Two further defences that were raised in the answering affidavit remain. The first is that the institution of the application was not authorised by the company because the new board and not the old board was the current board of the company. The resolution taken by the old board to authorise the institution of the proceedings was therefore without any legal effect.
 The second point taken by the respondents is that the company had, for two reasons, not made outa case for a final interdict.
1. The second to tenth respondents constitute the current board of directors of the company and are thus entitled to control the conduct of the affairs of the company. The company has consequently failed to establish a clear right to an interdict.
2. The company in any event has a satisfactory alternative remedy, namely, an action for damages which would afford it adequate protection.
 The respondent s’ case is that the new board was appointed in accordance with the articles of association of the company and the respondents were thereafter registered in the Companies Register on 26 June 2013 as the directors of the company.
 As indicated above, the directors of the company resolved in 1979 that the directors of the company shall be appointed in the manner prescribed in the constitution of the association.
 The constitution of the association provides as follows in regard to the election of trustees and the appointment of directors of the company:
“(vii) bis, Shareholders and Directors of Lesotho Public Motor Transport Company (Pty) Ltd
(a)The Association shall elect two persons to hold the shares in the above Company as Trustees for the Association, which Trustees shall not be Directors of the said Company …. . Such Trustees shall hold the said shares for as long as the Association directs, and the Association shall have the power to direct, for any reason whatsoever, that any Trustee shall relinquish and transfer such shares to any other Trustee who may be elected in his stead …………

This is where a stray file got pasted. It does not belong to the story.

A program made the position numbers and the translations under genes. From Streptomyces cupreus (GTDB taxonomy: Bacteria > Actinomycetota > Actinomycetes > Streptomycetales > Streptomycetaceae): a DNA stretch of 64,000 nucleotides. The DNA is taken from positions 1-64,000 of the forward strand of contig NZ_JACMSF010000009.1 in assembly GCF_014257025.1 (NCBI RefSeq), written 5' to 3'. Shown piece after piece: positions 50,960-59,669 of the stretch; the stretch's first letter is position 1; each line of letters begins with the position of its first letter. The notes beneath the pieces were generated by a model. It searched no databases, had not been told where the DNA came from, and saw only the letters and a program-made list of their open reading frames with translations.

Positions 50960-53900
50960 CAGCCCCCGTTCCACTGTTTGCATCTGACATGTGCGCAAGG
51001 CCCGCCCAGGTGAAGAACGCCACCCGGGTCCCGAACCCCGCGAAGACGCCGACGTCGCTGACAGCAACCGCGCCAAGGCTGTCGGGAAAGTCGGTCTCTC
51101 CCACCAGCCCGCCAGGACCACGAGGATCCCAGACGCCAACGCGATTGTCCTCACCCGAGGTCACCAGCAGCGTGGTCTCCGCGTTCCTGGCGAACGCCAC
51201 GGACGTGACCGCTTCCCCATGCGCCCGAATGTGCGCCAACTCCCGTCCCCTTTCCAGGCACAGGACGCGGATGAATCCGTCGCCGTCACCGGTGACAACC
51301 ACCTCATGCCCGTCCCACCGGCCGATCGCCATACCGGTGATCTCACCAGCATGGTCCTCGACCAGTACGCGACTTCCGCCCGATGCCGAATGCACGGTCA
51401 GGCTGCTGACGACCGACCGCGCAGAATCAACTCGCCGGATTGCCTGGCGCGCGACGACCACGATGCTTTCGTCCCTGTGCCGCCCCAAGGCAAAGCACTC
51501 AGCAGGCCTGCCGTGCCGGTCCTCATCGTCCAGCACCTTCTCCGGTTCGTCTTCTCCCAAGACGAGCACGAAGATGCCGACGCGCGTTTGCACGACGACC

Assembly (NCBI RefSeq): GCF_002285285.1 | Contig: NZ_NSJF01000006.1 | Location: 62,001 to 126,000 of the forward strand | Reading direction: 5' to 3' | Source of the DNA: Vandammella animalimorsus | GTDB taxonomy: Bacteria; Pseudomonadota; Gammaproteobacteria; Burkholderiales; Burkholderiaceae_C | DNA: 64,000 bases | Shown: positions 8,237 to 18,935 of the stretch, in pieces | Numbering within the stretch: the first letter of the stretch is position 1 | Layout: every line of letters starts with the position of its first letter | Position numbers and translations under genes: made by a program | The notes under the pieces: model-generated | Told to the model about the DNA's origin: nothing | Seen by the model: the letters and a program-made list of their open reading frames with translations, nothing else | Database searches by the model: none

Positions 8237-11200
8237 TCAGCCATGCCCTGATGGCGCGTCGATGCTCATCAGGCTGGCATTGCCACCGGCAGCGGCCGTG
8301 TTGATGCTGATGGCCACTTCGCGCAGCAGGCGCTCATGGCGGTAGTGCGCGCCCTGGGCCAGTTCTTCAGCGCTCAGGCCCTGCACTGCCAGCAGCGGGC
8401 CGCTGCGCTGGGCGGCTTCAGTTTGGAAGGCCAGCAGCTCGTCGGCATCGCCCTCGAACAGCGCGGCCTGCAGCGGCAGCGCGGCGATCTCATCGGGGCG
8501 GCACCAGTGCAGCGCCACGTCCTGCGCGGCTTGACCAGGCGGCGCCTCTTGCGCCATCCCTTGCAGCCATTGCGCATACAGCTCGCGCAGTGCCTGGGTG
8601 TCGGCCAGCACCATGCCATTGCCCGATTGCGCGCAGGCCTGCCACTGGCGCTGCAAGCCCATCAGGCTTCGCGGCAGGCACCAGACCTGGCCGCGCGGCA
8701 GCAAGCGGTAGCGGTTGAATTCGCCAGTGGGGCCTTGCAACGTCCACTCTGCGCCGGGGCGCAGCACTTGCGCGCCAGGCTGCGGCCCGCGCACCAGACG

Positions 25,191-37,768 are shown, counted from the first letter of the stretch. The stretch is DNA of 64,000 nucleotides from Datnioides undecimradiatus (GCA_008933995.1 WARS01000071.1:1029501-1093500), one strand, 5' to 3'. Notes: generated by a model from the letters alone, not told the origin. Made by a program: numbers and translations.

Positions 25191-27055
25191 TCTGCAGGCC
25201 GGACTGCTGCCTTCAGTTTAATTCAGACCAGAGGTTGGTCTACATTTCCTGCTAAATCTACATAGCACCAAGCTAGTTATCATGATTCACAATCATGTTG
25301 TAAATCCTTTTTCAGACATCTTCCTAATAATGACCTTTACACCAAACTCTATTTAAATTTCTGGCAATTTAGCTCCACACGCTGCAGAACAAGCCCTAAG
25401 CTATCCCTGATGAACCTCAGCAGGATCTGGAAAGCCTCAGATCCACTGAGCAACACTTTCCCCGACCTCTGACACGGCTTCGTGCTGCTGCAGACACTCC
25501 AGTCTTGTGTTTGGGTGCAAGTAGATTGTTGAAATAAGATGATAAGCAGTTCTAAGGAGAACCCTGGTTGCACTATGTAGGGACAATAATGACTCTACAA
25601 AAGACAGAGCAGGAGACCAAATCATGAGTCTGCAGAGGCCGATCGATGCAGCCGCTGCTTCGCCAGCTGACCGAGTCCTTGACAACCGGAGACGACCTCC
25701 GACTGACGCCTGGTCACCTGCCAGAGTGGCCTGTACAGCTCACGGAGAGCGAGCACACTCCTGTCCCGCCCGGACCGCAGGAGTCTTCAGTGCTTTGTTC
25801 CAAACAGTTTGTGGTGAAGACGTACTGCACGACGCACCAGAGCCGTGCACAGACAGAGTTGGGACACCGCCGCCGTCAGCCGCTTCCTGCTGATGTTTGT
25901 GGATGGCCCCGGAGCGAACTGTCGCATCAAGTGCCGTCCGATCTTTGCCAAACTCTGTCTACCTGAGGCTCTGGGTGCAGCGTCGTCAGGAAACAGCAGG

(b)At each Annual/Special General Meeting, the Association shall also nominate such number of persons as it may deem fit as Directors of the said Company, to be elected by the Trustees of the said Company, existing Directors being eligible for re-election. The persons thus nominated as Directors may, but need not be members of the Executive Committee of the Association, but shall not be a Trustee of the Company.”
 T. Monare and the first respondent set out the procedure followed in the appointment of the new board in the answering affidavits. An annual general meeting was held on 21 April 2013. It appears from the minutes of the meeting that two trustees, the first respondent (Mahlaha) and Matumelo Patose were elected by the newly appointed executive committee in a private meeting and not by the members of the association in open session. T. Monare does not say and the minutes do not reflect that any persons were nominated at the meeting as directors to be elected by the trustees, as is prescribed in clause (vii) bis (b) of the constitution of the association. Instead, according to T. Monare’s account of the procedure followed, the trustees were authorised in the meeting to appoint directors in accordance with the requirements of the Companies Act. Later, following on the annual general meeting, the trustees reported that they had appointed the directors who were to constitute the new board. The first respondent confirmed that the directors were appointed by him and his co-trustee on 21 April 2013.
 Since the directors who were appointed by the trustees had not been nominated by the association, the appointment of the new board did not follow the procedure laid down in the constitution of the association. Mr. Letsika submitted that a benevolent approach should be adopted in construing the provisions of the constitution of the association. He in this regard referred to Motaung v Makubela and Anor NNO 1975 (1) SA 618 (0) 626 J-627 D. InNational Executive Committee and 9 Others v Majara Jonathan Molapo C of A (CIV) 34/2011 at 7, delivered 21 October 2011, this court, per Farlam, JA, held that a practical common sense approach should be adopted in construing constitutional provisions of a voluntary a association where a strict approach would make it unnecessarily difficult and sometimes impossible to carry out the constitution.
 In this case, it was not suggested that it would be difficult or impossible to require of the association to first nominate the persons it wished to become the directors of the company. This is not a mere requirement of form. The constitution stipulates that the association shall have a direct say in the important decision namely who the persons should be who will go forward to become the directors of the company when elected by the trustees.